Last week I talked about equitation and the fundamentals of rider position. This week I’m turning to the horse and taking a look at dressage funadamentals. Although a discipline in itself, dressage is not merely a style of riding but the basis of all riding. The show-jumper teaching her horse to balance and collect to squeeze an extra stride into an awkward line of jumps; the cowboy training his reining horse to bring the haunches under for sliding stops and rollbacks; and the knight using half-passes to manoeuvre in battle are all practising dressage.
The training pyramid or the German training scale illustrates the sequence of qualities a horse should have in order to progress to the ultimate in equine athleticism. While the names of the levels sometimes vary, the order never does. You can’t teach collection to a horse that has no impulsion, and a horse must be supple before he can be truly straight.
At the base of the scale is rhythm. This refers to the regular cadence of the footfalls. In the three main gaits there are four beats in the walk; two in the trot; and three with a pause for suspension in the canter (da-da-DUM, da-da-DUM).
Obviously a horse who is lame will not have even gaits, but there are far more causes for lack of rhythm than unsoundness. A horse who is pokey and not responding to the leg might fall out of rhythm into a shuffling four-beat trot. A nervous horse will often speed up on the ‘scary’ side of the arena, then slow down on the safe side where her friends are. A stubborn horse may keep shifting the speed of his gait out of the pace the rider has asked for. All of these rhythm faults require different training methods to solve, but the first part of the solution is always rider awareness.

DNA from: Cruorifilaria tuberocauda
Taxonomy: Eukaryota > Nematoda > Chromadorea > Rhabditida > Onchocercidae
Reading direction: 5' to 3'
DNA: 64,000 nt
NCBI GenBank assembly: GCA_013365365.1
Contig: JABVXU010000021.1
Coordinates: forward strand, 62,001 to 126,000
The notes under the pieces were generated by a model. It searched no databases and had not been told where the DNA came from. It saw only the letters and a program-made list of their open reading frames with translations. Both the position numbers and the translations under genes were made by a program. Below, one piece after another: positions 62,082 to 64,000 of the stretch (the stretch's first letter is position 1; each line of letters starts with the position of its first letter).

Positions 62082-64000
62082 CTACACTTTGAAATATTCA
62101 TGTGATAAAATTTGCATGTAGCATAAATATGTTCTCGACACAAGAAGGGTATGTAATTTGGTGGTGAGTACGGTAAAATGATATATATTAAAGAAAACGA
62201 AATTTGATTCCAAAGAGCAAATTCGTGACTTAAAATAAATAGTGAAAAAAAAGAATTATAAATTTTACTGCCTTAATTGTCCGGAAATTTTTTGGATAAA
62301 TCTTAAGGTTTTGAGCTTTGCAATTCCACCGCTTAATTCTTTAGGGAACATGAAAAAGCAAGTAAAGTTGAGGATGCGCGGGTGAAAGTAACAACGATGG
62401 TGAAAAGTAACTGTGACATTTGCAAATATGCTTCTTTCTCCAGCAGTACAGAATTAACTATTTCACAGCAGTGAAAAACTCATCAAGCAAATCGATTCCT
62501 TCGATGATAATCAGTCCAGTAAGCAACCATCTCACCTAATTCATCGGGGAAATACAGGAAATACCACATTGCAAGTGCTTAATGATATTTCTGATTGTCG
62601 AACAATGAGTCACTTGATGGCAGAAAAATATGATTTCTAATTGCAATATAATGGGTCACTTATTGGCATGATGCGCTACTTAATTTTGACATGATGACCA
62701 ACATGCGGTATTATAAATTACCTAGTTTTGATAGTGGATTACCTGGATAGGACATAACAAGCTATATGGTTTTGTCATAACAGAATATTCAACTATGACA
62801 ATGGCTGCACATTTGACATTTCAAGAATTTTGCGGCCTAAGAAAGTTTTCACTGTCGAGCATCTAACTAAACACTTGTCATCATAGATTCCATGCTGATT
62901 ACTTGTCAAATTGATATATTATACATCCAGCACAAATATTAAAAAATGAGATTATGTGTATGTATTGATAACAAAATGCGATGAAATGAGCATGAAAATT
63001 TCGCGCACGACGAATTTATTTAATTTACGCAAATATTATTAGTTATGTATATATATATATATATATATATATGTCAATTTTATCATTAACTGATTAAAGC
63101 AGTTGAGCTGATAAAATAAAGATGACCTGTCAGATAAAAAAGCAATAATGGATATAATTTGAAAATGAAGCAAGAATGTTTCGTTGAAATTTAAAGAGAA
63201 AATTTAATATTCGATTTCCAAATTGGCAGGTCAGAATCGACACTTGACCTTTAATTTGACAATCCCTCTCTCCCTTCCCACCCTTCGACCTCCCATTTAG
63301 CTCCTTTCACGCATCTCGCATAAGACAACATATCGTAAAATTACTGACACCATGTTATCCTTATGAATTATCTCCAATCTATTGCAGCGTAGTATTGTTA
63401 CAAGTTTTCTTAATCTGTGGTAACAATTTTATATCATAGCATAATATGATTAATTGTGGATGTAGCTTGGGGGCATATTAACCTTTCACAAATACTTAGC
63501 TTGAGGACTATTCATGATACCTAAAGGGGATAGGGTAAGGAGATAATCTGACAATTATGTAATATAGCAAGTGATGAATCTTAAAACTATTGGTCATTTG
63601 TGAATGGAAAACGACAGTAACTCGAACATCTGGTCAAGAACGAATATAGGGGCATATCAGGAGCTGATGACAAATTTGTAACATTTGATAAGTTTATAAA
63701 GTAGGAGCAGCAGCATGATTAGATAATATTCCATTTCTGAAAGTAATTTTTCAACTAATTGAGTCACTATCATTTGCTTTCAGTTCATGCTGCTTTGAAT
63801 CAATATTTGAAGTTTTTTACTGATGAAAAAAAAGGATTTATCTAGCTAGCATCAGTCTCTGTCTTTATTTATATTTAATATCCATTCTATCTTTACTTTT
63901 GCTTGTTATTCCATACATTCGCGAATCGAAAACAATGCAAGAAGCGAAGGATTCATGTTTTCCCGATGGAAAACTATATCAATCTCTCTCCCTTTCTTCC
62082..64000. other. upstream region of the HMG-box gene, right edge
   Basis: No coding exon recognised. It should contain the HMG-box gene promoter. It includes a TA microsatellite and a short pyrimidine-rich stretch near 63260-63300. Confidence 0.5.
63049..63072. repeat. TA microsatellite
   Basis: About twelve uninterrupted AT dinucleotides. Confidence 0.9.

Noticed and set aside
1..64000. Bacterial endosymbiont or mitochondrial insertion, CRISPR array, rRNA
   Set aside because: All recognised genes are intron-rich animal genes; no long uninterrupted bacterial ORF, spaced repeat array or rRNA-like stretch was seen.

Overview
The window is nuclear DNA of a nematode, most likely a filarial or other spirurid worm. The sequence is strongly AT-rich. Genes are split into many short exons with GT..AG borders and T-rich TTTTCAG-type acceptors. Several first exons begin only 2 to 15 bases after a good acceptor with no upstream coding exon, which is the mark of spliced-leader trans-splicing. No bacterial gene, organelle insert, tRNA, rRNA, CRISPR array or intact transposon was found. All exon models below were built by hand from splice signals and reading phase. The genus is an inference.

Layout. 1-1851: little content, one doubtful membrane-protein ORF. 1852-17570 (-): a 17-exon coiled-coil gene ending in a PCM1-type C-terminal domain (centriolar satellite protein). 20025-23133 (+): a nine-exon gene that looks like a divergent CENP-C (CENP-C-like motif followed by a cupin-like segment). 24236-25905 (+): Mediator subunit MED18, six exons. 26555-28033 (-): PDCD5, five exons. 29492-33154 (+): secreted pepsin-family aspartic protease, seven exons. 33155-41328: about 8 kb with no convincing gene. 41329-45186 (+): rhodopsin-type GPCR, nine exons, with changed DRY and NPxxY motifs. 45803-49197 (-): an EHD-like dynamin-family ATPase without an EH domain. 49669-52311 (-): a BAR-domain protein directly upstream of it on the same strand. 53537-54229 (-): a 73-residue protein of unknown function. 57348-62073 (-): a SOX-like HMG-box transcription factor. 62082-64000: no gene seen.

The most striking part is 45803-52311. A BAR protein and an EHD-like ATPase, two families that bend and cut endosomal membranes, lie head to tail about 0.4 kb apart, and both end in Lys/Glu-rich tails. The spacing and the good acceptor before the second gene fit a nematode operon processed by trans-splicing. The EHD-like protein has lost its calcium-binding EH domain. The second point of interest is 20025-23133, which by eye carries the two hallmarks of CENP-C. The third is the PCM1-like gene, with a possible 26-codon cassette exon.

Getting the Groove
What can you do? Even if you are a beginner rider and it’s not within your skills or mandate to fix a horse’s uneven pace, you can be aware of it. Start by simply noticing the rhythm of footfalls within each gait. Can you count an even 1-2-3-4 in the walk, or is your horse jigging or sidling? In the trot, is the 1-2 rhythm clear and crisp, or can you hear or feel ‘echoes’ of one foot coming down slightly after the other? Does your horse speed up or slow down?
Once you’ve noticed the gait, see if you can improve it. This doesn’t have to be huge. A little more leg to keep the trot even and forward, or soft half-halts to steady a rushing horse. Once your horse responds and alters her rhythm for you, even if it’s only for a few strides, reward her immediately by softening your cues.
Congratulations! You have just advanced your horse’s training. By focussing on rhythm for a few minutes during warm-up every time you ride, you will soon see an improvement in the evenness of your horse’s gaits and in your own awareness of rhythm.